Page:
Consultative Examination (CE) Study and Consultative Exam Baseline Study
Consultative Examination Study
The consultative examination (CE) study featured medical consultants (MC) with administrative assistance from disability examiners reviewing both initial and hearings level CEs, focusing on:
- CE Processes. Are CE requests complying with Federal regulations?
- CE Content. Are medical sources conducting CEs and including content in compliance with Federal regulations?
- CE Completeness and Quality. Do CEs include sufficient information to make a disability determination, and did the agency receive everything it paid for in the exam? Additionally, are there process and content factors that contribute to the quality of CEs?
Comprehensive Occupational Medical Services, subcontracting with Mathematica Policy Research, performed this study. They developed a questionnaire and studied 327 closed case folders containing CEs before the disability determination at the initial or hearing level.
They delivered a methodological report documenting the questionnaire reliability: “Inter-Rater Reliability Analysis of Data to Document the Consultative Examination Process” (Volume 1 and Volume 2). In another report they analyzed findings from the 327 case folders: “An Assessment of Consultative Examination Processes, Content, and Quality: Findings from the CE Review Data.”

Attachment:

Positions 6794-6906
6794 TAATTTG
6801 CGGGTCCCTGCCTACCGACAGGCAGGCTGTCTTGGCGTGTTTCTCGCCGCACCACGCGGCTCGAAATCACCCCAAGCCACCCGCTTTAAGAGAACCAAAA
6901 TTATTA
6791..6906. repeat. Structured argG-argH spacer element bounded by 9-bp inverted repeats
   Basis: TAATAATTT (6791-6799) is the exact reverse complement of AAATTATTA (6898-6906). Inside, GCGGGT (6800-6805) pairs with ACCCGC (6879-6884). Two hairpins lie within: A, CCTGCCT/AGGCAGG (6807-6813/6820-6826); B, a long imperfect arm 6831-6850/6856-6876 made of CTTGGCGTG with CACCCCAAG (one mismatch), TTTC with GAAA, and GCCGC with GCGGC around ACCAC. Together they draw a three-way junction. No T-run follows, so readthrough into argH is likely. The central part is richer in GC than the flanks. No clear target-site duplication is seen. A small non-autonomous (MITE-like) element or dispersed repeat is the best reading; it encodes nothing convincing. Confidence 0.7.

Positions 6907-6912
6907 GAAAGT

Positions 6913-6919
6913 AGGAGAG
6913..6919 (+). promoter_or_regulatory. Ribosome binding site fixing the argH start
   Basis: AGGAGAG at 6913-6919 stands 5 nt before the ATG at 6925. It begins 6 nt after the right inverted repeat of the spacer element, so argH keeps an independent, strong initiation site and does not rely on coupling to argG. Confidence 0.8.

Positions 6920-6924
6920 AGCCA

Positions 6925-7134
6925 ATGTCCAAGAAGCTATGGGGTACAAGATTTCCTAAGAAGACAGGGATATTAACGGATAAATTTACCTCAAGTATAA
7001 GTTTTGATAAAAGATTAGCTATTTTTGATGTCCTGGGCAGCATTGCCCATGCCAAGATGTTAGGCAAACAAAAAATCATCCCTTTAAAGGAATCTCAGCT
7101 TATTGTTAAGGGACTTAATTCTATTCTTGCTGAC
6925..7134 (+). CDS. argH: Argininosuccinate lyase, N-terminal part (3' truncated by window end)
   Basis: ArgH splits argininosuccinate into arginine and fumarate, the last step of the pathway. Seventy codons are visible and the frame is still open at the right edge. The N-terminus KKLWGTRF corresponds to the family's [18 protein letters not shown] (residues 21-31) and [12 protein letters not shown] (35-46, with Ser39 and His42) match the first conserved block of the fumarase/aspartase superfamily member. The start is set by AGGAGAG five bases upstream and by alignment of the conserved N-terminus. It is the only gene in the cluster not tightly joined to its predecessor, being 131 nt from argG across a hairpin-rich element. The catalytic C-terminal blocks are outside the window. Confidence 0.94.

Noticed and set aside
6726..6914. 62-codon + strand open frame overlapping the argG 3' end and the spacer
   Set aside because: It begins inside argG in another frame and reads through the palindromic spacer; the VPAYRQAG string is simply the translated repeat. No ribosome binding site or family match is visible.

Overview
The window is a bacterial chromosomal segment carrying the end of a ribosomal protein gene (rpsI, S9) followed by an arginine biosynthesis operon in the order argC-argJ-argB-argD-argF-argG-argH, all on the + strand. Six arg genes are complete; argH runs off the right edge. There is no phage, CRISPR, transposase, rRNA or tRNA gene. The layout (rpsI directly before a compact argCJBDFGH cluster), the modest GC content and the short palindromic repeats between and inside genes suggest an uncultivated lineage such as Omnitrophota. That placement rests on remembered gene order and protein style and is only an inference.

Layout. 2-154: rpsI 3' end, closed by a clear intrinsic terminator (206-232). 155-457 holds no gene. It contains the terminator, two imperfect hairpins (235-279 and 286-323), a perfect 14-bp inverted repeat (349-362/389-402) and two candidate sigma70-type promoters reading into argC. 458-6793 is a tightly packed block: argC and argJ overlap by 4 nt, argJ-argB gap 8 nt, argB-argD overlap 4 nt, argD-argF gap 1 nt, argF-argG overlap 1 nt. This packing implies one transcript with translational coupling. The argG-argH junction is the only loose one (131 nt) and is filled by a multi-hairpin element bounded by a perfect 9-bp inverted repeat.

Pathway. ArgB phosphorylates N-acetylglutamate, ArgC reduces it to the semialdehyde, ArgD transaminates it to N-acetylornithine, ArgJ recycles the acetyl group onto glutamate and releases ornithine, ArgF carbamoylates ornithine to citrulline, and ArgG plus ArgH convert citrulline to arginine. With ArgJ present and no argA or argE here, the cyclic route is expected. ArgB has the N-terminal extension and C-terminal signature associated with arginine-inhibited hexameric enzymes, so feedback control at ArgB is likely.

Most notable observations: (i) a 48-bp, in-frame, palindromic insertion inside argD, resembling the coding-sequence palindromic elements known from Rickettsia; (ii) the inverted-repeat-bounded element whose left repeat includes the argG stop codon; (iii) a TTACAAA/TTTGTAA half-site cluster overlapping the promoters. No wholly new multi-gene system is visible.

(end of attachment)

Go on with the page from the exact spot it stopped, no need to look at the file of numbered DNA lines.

A third deliverable is a reliable web-based questionnaire, with reliability established using agency MCs. The questionnaire is available for future agency research projects and programmatic improvements.
Consultative Exam Baseline Study
A CE is a physical or mental examination performed by a treating source or other medical source when additional information (e.g., clinical findings, laboratory tests, diagnosis, and prognosis) is needed to make a disability determination. The CE Baseline Study analyzed and documented the quality of CEs used in the initial level of disability determination; assessed if CEs were requested in compliance with SSA regulations; and established a baseline for CE quality.
There were important limitations to this study. The study used the electronic folder for review. At the time of the study, an electronic folder for the initial claim record was not available in sufficient numbers in all States. Comparisons could only be made between States with electronic folders, and the cases were selected in a non-scientific manner, thus limiting the ability to generalize the study findings. The study also did not include CEs obtained at the hearings level. At the time of the study electronic folders were not available at that level.